If you are the surviving spouse of a veteran, you have made the ultimate sacrifice for the United States and everyone living here. While there is nothing that can ever truly compensate you for that sacrifice, there may be some benefits to which you are entitled as a result of your status as a surviving spouse. To give you some idea that those are, an Indianapolis veterans benefits attorney at Frank & Kraft explains what veterans benefits you are entitled to as a surviving spouse.
Are You a Surviving Spouse?
The first step in determining if you are entitled to any VA benefits as a surviving spouse is to make sure that the VA considers you to be a surviving spouse. The VA will consider you to be a surviving spouse if at least one of the following is true:
- You were married to the veteran for at least a year.
- You were married for any length of time and your spouse died while on active duty, active duty for training, or inactive duty training.
- You married the veteran within 15 years of his or her discharge from service, and the injury or illness that caused the veteran’s death started in military service, or was made worse by service.
- You were married to the veteran before January 1, 1957.
- You had a child with the veteran, and
- you were living with the veteran until his or her death, or
- you were separated, and the separation was not your fault.
VA Benefits for a Surviving Spouse
As you may already know, there are numerous benefits available to veterans, each with its own set of eligibility guidelines and application procedures. You may also already know from experience that navigating the application process for any VA benefit can be confusing and time consuming. Given the complexity of the eligibility guidelines for most benefit programs, and the frequency with which they change, it is always best to consult with a VA benefits attorney to determine if you are, indeed, eligible for a specific benefit. As a surviving spouse, some of the more common VA benefits to which you may be entitled include:
- Dependency and Indemnity Compensation (DIC) — a tax-free monetary benefit paid to eligible survivors of military Servicemembers who died in the line of duty or eligible survivors of Veterans whose death resulted from a service-related injury or disease. To be eligible, a surviving spouse must have been:
- Married to a Servicemember who died on active duty, active duty for training, or inactive duty training, OR
- Validly married the Veteran before January 1, 1957, OR
- Married the Veteran within 15 years of discharge from the period of military service in which the disease or injury that caused the Veteran’s death began or was aggravated, OR
- Was married to the Veteran for at least one year, OR
- Had a child with the Veteran, AND
- Cohabited with the Veteran continuously until the Veteran’s death or, if separated, was not at fault for the separation, AND
- Is not currently remarried (NOTE: A surviving spouse who remarries on or after December 16, 2003, and on or after attaining age 57, is entitled to continue to receive DIC.)
- Survivors Pension — also be referred to as Death Pension, is a tax-free monetary benefit payable to a low-income, un-remarried surviving spouse and/or unmarried child(ren) of a deceased Veteran with wartime service. To be eligible as a surviving spouse, you must meet a yearly income requirement that is set by Congress each year and your deceased spouse must meet the following service requirements:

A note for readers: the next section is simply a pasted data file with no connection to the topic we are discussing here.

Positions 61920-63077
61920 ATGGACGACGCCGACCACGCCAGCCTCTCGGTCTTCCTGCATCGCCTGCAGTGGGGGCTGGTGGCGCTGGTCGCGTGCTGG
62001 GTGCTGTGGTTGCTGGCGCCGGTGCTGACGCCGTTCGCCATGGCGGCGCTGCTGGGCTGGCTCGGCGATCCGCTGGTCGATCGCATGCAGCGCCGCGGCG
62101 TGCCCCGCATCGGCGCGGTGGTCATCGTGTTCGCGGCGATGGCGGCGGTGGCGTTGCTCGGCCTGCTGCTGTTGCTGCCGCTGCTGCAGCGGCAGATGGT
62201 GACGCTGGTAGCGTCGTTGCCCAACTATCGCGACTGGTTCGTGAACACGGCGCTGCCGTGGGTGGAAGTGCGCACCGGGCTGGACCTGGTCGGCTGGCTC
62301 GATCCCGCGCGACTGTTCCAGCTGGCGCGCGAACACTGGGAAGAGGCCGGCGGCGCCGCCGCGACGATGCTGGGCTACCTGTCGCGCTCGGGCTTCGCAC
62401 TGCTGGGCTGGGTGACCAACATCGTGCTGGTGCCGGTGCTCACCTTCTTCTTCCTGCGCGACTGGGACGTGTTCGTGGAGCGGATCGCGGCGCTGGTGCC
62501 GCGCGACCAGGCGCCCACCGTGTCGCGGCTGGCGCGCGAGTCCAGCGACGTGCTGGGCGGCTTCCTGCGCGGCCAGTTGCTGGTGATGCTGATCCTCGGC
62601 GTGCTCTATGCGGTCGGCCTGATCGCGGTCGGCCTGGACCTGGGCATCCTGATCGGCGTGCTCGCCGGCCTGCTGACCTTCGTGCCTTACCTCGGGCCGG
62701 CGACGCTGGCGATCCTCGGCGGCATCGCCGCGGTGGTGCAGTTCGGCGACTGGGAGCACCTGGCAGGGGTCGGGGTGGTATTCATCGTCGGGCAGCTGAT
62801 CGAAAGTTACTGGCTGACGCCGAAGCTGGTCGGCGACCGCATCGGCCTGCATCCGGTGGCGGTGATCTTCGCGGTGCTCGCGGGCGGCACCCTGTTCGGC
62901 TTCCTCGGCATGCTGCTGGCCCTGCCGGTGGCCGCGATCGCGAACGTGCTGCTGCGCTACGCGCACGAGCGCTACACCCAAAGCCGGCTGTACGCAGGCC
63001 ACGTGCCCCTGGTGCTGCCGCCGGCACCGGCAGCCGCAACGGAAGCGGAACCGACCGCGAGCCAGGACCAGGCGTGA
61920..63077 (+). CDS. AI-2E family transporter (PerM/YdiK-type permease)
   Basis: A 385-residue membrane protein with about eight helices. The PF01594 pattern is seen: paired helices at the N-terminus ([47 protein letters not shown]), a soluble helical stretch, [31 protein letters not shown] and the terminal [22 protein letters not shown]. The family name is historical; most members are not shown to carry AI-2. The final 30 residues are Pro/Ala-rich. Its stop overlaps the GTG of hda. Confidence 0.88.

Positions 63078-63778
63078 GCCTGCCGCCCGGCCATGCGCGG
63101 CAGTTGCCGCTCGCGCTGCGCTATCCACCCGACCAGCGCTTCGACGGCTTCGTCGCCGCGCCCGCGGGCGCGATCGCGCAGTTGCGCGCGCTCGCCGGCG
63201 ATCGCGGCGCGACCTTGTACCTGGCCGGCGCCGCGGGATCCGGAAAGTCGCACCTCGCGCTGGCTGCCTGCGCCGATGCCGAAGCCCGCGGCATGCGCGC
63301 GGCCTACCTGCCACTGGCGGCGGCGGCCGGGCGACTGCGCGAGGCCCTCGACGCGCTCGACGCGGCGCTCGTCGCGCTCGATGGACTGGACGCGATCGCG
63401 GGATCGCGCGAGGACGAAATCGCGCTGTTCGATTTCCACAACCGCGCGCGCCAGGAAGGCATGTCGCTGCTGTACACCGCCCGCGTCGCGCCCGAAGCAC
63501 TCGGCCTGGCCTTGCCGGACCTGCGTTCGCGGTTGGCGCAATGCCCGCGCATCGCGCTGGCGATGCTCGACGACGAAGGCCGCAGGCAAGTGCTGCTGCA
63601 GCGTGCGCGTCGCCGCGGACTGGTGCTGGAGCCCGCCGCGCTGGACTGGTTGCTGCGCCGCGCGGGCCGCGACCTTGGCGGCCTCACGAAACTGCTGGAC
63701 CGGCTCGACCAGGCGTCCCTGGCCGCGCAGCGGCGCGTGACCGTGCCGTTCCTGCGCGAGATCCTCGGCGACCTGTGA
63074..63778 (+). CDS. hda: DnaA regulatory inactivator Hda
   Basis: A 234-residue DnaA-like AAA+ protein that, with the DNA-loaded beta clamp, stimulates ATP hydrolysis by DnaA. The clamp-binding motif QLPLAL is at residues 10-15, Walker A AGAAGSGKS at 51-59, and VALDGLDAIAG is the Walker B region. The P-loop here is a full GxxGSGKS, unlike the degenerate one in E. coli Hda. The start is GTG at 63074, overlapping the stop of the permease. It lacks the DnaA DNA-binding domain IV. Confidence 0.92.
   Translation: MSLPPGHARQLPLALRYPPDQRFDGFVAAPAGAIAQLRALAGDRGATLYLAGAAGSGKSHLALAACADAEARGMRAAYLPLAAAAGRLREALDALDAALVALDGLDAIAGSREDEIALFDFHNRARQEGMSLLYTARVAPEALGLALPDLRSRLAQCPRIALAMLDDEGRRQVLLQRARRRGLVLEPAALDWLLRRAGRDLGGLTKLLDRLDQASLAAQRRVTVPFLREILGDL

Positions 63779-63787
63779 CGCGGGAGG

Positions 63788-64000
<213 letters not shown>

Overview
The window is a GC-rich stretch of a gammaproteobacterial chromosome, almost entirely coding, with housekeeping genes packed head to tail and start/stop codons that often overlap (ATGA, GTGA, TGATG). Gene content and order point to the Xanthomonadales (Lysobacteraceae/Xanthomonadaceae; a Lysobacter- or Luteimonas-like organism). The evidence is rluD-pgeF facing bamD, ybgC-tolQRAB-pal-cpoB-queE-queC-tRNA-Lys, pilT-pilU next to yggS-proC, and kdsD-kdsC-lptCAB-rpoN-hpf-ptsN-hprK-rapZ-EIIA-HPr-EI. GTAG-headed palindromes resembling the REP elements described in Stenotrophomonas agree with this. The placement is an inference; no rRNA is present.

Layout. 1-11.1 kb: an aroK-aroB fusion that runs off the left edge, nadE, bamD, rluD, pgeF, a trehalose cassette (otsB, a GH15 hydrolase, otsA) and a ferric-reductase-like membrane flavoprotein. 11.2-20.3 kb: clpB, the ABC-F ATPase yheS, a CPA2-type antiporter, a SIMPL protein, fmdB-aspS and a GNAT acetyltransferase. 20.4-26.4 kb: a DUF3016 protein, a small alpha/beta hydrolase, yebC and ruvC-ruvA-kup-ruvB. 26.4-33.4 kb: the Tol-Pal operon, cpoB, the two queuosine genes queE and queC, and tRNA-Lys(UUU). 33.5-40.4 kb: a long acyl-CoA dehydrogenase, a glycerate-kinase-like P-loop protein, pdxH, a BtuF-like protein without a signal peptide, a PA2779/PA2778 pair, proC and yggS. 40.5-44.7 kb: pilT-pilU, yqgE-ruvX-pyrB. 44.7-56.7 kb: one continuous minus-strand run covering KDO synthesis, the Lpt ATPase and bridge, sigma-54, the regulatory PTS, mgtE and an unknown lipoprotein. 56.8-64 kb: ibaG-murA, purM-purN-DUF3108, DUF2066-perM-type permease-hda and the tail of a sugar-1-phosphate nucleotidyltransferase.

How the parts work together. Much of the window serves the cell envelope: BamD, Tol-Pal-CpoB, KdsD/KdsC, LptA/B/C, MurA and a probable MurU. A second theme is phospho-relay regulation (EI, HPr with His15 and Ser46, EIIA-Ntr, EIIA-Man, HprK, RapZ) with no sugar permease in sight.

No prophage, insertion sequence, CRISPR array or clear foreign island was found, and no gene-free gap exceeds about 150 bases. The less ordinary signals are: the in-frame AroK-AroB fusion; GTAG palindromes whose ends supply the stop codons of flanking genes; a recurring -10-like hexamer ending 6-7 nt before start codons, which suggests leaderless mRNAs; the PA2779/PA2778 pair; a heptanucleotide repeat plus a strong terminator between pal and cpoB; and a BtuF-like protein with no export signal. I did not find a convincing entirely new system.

- For service on or before September 7, 1980, the Veteran must have served at least 90 days of active military service, with at least one day during a war time period.
- If he or she entered active duty after September 7, 1980, generally he or she must have served at least 24 months or the full period for which called or ordered to active duty with at least one day during a war time period.
- Was discharged from service under other than dishonorable conditions.
- Home Loans – surviving spouses may be able to participate in a home loan guaranty benefit and other housing-related programs to help you buy, build, repair, retain, or adapt a home for your own personal occupancy.
- Aid and Attendance OR Housebound – veterans and survivors who are eligible for a VA pension and require the aid and attendance of another person, or are housebound, may be eligible for additional monetary payment through this program. These benefits are paid in addition to monthly pension, and they are not paid without eligibility to Pension.
Office of Survivors Assistance
The Veterans Administration has a special program, the Office of Survivors Assistance, that is dedicated to providing assistance and support to survivors. They have a “Frequently Asked Question” on their website where you can find answers to some common questions.
Contact an Indianapolis Veterans Benefits Attorney
For more information, please sign up for one of our upcoming FREE seminars. If you have additional questions or concerns about veterans benefits for a surviving spouse, contact an experienced Indianapolis veterans benefits attorney at Frank & Kraft by calling (317) 684-1100 to schedule an appointment.
Mr. Kraft assists clients primarily in the areas of estate planning and administration, Medicaid planning, federal and state taxation, real estate and corporate law, bringing the added perspective of an accounting background to his work.
Latest posts by Paul A. Kraft, Estate Planning Attorney (see all)
- Can I Challenge My Father’s Death Bed Will? - December 11, 2019
- Are You Cohabitating? If So, Estate Planning Is Essential - December 4, 2019
- What Legal Steps Must Be Taken after a Loved One Dies? - November 27, 2019